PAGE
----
The advance “may be used to keep employees on payroll, pay for sick leave, meet increased production costs due to supply chain disruptions, or pay business obligations, including debts, rent and mortgage payments.”

Up to 8 weeks’ worth of: Payroll (as defined above) + mortgage interest + rent + utilities. (Non-payroll amounts cannot exceed 25%).


This is to be used to keep your employees employed and not on unemployment, so the forgiveness amount is reduced if your headcount has decreased recently, or if you have recently cut salaries more than 25% for those making under $100k

How to Apply
From the SBA directly using its application form


At an SBA-approved lender using the SBA’s application form.
Note: another PPP application designed specifically for independent contractors and self-employed individuals will become available on Friday, April 10.


In light of these differences, the PPP might be best for your business if you

  • need money mostly for payroll (to keep existing employees),

  • can wait a little longer to get the cash,

  • don’t mind that the term length is much shorter

  • need more than the $2mil max under EIDL

On the other hand, the EIDL might be best for your company if you

  • need the $10,000 Advance very quickly

  • need it for more than just payroll

  • don’t mind that the loan is at a higher interest rate nor that max loan amount is lower

Can Businesses Obtain Funds under both PPP and EIDL?
It is possible to apply for and accept funding under both programs, as long as the loan proceeds are not used to fund the same needs. In this situation, any forgiveness under one program will be deducted from your eligible forgiveness under the other. If you applied under the EIDL first, but would like to take advantage of the PPP’s lower interest rate, it is also possible to rollover your EIDL loan into a PPP.

If my business applies for a loan, must it accept the proceeds?
No.  Finally, it is important to point out that you are not obligated to take a loan after applying for it. You can always decline the bank’s lending offer after receiving an approval.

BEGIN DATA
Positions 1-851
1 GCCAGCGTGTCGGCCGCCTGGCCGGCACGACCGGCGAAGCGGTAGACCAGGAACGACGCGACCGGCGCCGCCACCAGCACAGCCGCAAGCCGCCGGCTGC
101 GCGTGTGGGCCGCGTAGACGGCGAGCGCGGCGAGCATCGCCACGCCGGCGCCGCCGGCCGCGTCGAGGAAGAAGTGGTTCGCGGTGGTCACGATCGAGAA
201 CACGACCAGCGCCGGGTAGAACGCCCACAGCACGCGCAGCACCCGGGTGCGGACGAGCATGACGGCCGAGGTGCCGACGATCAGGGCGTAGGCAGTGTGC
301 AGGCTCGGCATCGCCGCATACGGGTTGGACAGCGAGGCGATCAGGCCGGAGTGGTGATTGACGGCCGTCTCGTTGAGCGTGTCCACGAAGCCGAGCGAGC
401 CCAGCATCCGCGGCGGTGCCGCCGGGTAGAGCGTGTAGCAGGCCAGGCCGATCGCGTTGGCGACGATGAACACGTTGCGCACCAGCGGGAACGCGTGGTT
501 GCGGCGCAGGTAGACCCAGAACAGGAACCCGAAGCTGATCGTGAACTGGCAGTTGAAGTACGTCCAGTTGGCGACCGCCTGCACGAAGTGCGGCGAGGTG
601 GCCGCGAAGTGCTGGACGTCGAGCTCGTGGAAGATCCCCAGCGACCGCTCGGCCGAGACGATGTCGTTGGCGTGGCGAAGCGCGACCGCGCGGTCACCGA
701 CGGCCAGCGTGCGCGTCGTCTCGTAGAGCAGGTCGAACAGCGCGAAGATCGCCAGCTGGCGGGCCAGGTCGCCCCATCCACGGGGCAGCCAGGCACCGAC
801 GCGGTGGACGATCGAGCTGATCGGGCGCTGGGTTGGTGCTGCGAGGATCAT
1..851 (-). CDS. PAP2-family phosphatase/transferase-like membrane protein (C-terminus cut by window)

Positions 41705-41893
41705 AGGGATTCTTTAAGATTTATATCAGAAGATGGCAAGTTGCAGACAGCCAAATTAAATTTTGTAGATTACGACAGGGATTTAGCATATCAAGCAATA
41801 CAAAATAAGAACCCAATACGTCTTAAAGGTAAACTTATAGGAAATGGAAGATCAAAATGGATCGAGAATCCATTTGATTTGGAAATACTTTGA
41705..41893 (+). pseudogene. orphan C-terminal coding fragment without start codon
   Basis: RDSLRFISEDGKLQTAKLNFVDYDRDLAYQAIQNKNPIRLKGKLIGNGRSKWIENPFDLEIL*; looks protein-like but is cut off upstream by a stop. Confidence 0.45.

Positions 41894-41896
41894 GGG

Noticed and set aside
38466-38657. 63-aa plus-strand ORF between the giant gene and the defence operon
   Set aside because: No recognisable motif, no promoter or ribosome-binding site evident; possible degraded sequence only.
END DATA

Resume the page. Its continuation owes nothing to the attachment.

Should I seek the assistance of a tax and legal advisor about these loan options?
Yes.  In addition to the above terms, borrowers should consider the tax implications, including available tax credits, of each loan program with the help of their tax advisor the information here is a very short summary and is not intended as either legal or tax advice.

If you are interested in discussing loan options for your business during this challenging time, or for other general business questions, please contact Brian Heller at [email protected] or (202) 365-3940. 

Brian Heller is a Member of Outside GC’s Washington D.C.-based team, and is an experienced technology and deal attorney, specializing in SaaS software licensing, Virtual Reality (VR) products and services, digital and social media, online advertising, mobile apps, cloud services, terms of use, data use and protection and content licensing. Brian has represented both vendors and customers and uses this experience to present reasonable positions on behalf of his clients. Brian can be reached at [email protected]. 



This publication should not be construed as legal advice or a legal opinion on any specific facts or circumstances not an offer to represent you. It is not intended to create, and receipt does not constitute, an attorney-client relationship. The contents are intended for general informational purposes only, and you are urged to consult your attorney concerning any particular situation and any specific legal questions you may have. Pursuant to applicable rules of professional conduct, portions of this publication may constitute Attorney Advertising.